Background Information

In the 2016 elections, Arkansans approved Amendment 6 to the Arkansas Constitution. While Arkansas may have given the green light to the medical marijuana industry, the sale and use of marijuana still is illegal at the federal level. In late June 2011, the U.S. Department of Justice issued a memo reiterating the consequences of those individuals caught cultivating, selling or distributing marijuana. The memo also includes other parties who “knowingly facilitate such activities” as targets of prosecution. The exact language in the DOJ memo reads:

“Persons who are in the business of cultivating, selling or distributing marijuana, and those who knowingly facilitate such activities, are in violation of the Controlled Substances Act, regardless of state law. Consistent with resource constraints and the discretion you may exercise in your district, such persons are subject to federal enforcement action, including potential prosecution. State laws or local ordinances are not a defense to civil or criminal enforcement of federal law with respect to such conduct, including enforcement of the CSA. Those who engage in transactions involving the proceeds of such activity may also be in violation of federal laundering statutes and other federal financial laws.

A few banks in other states with legalized marijuana had serviced medical marijuana businesses prior to directives from federal banking regulators consistent with the DOJ letter. Since that action by bank regulators, we are aware no bank continuing to knowingly bank marijuana businesses.

The only way ABA knows to deal with this is for the federal government to amend the Controlled Substances Act to create an exception to federal law For financial institutions to handle such transactions, further amendments may be needed to the USA Patriot Act, Bank Secrecy Act, and numerous other federal statutes.

News Articles

Banking and Medical Marijuana in Arkansas - It's Still Illegal

November 2016 Issue 6, titled “The Arkansas Medical Marijuana Amendment of 2016,” was approved by a majority of Arkansas voters and will amend the Arkansas Constitution to allow the use and distribution of medical marijuana. However, the first sentence of the Amendment acknowledges that “marijuana use, possession, and distribution for any purpose remain[s] illegal under federal law . . . ” Regardless of the change to the Arkansas Constitution, banks remain prohibited from offering banking services to those who operate medical marijuana dispensaries and cultivation facilities, and third parties that do business with such parties.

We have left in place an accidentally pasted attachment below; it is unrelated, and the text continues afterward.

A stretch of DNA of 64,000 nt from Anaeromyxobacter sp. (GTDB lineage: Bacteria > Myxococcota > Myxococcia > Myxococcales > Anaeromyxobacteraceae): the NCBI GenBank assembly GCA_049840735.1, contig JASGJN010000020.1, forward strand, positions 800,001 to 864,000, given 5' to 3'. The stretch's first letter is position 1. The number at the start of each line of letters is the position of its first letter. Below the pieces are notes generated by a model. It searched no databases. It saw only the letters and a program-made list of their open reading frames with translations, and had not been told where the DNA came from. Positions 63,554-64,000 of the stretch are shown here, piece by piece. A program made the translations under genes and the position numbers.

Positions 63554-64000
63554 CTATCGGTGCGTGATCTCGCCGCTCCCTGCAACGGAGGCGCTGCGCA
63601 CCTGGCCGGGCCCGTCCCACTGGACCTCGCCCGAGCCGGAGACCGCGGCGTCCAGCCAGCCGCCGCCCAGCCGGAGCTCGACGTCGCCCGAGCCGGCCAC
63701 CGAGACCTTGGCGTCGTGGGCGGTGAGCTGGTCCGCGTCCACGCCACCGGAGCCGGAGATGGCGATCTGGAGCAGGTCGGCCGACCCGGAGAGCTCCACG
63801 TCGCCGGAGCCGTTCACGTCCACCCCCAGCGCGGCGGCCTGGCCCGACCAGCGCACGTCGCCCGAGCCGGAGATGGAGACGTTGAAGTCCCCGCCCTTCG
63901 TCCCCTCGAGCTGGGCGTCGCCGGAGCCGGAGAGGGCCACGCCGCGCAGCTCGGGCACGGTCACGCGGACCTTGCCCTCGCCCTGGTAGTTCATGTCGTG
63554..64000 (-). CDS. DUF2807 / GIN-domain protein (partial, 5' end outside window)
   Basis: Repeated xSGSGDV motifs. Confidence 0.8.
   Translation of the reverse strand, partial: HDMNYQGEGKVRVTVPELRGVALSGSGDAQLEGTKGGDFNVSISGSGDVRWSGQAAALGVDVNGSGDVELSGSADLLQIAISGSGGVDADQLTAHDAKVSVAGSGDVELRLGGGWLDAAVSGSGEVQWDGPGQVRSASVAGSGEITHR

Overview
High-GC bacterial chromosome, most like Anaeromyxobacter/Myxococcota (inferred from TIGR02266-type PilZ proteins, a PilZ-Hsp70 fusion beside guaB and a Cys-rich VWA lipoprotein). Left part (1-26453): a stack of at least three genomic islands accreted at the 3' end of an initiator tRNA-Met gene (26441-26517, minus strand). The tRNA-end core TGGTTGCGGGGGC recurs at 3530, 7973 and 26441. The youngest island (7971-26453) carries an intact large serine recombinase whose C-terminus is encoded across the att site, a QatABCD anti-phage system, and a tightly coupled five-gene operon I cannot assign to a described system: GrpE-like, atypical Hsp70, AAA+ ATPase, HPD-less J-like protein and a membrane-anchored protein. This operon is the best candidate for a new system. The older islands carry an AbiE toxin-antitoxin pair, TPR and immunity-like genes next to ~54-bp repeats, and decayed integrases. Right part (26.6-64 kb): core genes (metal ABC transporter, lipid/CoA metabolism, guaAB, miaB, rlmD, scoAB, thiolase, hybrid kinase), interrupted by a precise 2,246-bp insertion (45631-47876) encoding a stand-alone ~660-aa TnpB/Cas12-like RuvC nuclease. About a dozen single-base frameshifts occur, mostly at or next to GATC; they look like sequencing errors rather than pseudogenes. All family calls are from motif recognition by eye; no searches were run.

Marijuana and Banking

Approximately 23 states and the District of Colombia have authorized usage of marijuana for medical purposes. Of those, four states — Alaska, Colorado, Oregon, Washington and the District of Columbia — have also enacted state laws legalizing recreational marijuana. However, federal law still makes possession and use of marijuana illegal.

The Cannabis Conundrum

The changing legal landscape for marijuana use puts banks in several difficult spots.

The First Bank of Bud

With federal laws deterring banks from offering financial services to marijuana businesses, the 1,200 licensed marijuana businesses in Colorado search for an alternative.

Medical Marijuana: Considerations for Arkansas Banks

Arkansas joined twenty-eight other states that have legalized some form of marijuana since 1996. This Alert reviews the terms of 2016 Amendment 6 and particular challenges banks in Arkansas will face in considering whether to provide services to these newly legal businesses.

Implications of the Legalization of Marijuana & the Conflict Between the FinCEN/DOJ Guidance and Federal Law

Comprehensive Outline for CBA comments to Florida International Bankers Association in Miami March 2015 – along with speakers from DOJ and FinCEN

Fourth Corner Credit Union v. Federal Reserve Bank of Kansas City

The Fourth Corner Credit Union seeks a mandatory injunction directing the Federal Reserve Bank of Kansas City to grant it a “master account.” The bank in turn asks the Court to dismiss the case.